“Mother has no company at present. I am sure we would be glad to give him a place with us.”
She looked strongly agitated. No one noticed it particularly. They were all excited over the strange event, the strangest that First Church people could remember. But the minister insisted on taking charge of the man, and when a carriage came the unconscious but living form was carried to his house; and with the entrance of that humanity into the minister’s spare room a new chapter in Henry Maxwell’s life began, and yet no one, himself least of all, dreamed of the remarkable change it was destined to make in all his after definition of the Christian discipleship.
The event created a great sensation in the First Church parish. People talked of nothing else for a week. It was the general impression that the man had wandered into the church in a condition of mental disturbance caused by his troubles, and that all the time he was talking he was in a strange delirium of fever and really ignorant of his surroundings. That was the most charitable construction to put upon his action. It was the general agreement also that there was a singular absence of anything bitter or complaining in what the man had said. He had, throughout, spoken in a mild, apologetic tone, almost as if he were one of the congregation seeking for light on a very difficult subject.
The third day after his removal to the minister’s house there was a marked change in his condition. The doctor spoke of it but offered no hope. Saturday morning he still lingered, although he had rapidly failed as the week drew near its close. Sunday morning, just before the clock struck one, he rallied and asked if his child had come. The minister had sent for her at once as soon as he had been able to secure her address from some letters found in the man’s pocket. He had been conscious and able to talk coherently only a few moments since his attack.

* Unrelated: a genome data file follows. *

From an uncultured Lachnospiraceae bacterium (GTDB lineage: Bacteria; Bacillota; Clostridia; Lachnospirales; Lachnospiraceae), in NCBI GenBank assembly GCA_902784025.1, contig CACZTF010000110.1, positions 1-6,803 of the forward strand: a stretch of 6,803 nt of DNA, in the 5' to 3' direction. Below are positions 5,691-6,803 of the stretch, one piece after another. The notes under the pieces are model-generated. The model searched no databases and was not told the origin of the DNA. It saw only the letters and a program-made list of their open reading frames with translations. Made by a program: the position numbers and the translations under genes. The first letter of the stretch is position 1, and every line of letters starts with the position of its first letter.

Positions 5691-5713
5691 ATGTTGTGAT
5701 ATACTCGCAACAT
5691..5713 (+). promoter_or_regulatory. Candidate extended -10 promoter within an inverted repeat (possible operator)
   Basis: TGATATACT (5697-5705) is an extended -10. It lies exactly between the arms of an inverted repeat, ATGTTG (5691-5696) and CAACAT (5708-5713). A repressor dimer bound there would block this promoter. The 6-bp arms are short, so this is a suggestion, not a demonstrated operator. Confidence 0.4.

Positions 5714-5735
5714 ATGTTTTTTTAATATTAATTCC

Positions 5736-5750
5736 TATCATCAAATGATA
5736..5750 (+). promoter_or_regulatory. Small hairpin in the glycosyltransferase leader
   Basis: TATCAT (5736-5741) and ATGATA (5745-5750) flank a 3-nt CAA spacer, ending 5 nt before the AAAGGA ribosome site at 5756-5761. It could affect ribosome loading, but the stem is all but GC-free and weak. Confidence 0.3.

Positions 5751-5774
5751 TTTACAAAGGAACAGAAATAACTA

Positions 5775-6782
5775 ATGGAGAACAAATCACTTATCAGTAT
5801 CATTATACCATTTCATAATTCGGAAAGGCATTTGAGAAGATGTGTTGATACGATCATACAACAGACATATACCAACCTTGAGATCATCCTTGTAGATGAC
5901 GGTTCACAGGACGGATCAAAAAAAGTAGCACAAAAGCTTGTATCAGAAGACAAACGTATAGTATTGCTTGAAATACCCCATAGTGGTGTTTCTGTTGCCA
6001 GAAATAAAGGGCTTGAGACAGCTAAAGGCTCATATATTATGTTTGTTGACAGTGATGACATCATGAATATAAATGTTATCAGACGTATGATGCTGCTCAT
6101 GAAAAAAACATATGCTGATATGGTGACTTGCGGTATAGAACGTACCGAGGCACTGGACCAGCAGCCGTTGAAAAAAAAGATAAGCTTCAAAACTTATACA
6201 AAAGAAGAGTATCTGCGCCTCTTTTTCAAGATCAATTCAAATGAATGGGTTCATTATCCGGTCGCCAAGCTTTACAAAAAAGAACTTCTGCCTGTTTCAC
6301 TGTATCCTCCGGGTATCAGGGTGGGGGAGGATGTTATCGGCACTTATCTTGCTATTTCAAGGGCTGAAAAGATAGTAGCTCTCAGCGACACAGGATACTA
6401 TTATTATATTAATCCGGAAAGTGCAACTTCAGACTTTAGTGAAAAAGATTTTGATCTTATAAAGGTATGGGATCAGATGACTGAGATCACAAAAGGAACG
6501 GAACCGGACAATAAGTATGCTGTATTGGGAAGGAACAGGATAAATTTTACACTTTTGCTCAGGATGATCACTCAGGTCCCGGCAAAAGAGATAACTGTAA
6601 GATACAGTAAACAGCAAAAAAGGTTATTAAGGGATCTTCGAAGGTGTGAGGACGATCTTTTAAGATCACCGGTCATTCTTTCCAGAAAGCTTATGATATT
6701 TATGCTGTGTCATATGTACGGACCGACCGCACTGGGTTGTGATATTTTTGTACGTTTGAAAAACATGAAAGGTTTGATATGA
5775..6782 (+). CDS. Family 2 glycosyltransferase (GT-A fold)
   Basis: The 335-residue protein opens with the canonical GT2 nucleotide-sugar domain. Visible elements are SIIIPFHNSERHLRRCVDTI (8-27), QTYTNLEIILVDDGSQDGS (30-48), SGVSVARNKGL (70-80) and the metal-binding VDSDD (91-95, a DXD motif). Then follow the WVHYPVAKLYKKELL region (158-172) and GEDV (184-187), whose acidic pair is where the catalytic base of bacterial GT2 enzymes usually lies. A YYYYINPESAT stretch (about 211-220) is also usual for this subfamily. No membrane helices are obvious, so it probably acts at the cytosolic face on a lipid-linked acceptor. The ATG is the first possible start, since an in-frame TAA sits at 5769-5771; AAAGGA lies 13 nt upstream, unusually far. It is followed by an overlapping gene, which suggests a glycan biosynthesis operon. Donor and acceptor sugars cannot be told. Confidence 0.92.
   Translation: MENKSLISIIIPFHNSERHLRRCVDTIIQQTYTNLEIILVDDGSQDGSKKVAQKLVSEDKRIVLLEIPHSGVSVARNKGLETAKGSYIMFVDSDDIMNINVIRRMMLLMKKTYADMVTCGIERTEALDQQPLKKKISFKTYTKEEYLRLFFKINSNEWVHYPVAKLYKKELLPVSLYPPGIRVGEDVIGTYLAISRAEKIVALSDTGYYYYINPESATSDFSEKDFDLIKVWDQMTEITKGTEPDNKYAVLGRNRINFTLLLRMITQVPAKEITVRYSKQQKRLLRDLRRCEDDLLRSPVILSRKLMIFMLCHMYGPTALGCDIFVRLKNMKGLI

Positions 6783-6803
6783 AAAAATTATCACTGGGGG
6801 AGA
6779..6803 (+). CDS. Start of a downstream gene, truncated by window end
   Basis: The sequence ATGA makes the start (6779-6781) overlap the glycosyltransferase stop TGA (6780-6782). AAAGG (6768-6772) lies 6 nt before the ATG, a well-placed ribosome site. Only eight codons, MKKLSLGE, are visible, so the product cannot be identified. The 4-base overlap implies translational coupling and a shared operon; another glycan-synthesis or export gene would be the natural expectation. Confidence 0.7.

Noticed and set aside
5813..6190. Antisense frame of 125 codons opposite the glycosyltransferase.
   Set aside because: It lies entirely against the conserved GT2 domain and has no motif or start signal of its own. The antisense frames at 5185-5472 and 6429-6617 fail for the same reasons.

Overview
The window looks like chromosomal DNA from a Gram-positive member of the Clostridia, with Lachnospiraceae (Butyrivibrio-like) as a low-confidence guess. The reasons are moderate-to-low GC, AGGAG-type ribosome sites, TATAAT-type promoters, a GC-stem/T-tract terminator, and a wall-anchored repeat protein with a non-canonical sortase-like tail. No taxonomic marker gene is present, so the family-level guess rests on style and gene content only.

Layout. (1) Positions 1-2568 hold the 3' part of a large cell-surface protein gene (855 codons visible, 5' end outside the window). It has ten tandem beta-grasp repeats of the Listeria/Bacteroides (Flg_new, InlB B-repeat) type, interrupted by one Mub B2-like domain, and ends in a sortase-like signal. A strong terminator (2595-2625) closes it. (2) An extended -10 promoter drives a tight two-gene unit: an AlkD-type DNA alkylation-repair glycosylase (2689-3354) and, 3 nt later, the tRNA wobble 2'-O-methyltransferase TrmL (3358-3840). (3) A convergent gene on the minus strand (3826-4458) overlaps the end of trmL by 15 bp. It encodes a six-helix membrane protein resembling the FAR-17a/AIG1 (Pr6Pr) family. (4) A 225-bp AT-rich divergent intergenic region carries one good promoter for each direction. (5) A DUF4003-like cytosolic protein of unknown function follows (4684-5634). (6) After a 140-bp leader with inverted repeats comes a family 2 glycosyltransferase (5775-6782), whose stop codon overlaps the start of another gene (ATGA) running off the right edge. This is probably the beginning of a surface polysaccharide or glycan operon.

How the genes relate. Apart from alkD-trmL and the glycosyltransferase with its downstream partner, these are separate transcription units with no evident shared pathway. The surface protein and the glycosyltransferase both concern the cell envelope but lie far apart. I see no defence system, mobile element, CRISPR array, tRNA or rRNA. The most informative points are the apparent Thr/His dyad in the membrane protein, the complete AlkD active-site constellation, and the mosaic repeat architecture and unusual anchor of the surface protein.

“The child is coming. She will be here,” Mr. Maxwell said as he sat there, his face showing marks of the strain of the week’s vigil; for he had insisted on sitting up nearly every night.
“I shall never see her in this world,” the man whispered. Then he uttered with great difficulty the words, “You have been good to me. Somehow I feel as if it was what Jesus would do.”
After a few minutes he turned his head slightly, and before Mr. Maxwell could realize the fact, the doctor said quietly, “He is gone.”
The Sunday morning that dawned on the city of Raymond was exactly like the Sunday of a week before. Mr. Maxwell entered his pulpit to face one of the largest congregations that had ever crowded the First Church. He was haggard and looked as if he had just risen from a long illness. His wife was at home with the little girl, who had come on the morning train an hour after her father had died. He lay in that spare room, his troubles over, and the minister could see the face as he opened the Bible and arranged his different notices on the side of the desk as he had been in the habit of doing for ten years.